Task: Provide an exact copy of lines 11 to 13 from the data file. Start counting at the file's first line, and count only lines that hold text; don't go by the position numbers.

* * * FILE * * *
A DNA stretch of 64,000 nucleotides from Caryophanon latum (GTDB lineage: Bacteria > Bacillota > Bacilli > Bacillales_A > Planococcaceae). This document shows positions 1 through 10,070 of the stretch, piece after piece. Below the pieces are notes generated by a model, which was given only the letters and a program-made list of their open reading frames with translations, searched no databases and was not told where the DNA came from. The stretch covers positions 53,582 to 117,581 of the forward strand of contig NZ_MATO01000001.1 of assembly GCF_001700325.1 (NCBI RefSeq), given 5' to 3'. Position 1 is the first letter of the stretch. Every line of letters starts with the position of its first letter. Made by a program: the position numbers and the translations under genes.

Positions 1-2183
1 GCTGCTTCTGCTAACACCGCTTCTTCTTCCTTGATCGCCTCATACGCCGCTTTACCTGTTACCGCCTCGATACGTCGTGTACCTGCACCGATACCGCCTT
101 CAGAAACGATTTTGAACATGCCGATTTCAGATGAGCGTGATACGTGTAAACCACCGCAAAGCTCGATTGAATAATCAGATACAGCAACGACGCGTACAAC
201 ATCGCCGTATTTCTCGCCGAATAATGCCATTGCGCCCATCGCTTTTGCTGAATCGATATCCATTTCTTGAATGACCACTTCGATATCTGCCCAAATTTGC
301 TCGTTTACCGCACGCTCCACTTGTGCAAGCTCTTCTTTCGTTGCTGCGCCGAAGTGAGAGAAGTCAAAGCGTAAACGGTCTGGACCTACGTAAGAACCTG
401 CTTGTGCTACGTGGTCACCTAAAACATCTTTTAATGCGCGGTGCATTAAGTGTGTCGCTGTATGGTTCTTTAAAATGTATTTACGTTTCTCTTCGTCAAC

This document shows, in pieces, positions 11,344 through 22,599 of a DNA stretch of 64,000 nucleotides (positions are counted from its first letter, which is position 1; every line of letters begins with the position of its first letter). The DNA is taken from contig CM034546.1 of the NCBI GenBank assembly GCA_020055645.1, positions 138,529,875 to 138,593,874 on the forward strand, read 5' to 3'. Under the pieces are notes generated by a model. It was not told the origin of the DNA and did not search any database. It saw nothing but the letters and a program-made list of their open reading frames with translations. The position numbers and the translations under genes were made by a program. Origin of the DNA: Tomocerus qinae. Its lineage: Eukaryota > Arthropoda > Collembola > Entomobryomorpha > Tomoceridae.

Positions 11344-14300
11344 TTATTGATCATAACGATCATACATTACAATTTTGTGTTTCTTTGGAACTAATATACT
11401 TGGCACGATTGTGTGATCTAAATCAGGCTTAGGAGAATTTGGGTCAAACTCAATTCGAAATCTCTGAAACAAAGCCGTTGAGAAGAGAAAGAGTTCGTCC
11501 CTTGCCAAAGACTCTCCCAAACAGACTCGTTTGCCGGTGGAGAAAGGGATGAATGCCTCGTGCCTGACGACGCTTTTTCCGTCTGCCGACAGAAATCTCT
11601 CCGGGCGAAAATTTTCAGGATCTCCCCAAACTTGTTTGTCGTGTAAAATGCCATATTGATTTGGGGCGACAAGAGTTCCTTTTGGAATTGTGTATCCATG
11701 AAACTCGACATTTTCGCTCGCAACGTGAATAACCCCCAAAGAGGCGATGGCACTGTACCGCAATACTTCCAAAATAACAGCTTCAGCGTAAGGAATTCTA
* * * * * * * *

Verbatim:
11401 TGGCACGATTGTGTGATCTAAATCAGGCTTAGGAGAATTTGGGTCAAACTCAATTCGAAATCTCTGAAACAAAGCCGTTGAGAAGAGAAAGAGTTCGTCC
11501 CTTGCCAAAGACTCTCCCAAACAGACTCGTTTGCCGGTGGAGAAAGGGATGAATGCCTCGTGCCTGACGACGCTTTTTCCGTCTGCCGACAGAAATCTCT
11601 CCGGGCGAAAATTTTCAGGATCTCCCCAAACTTGTTTGTCGTGTAAAATGCCATATTGATTTGGGGCGACAAGAGTTCCTTTTGGAATTGTGTATCCATG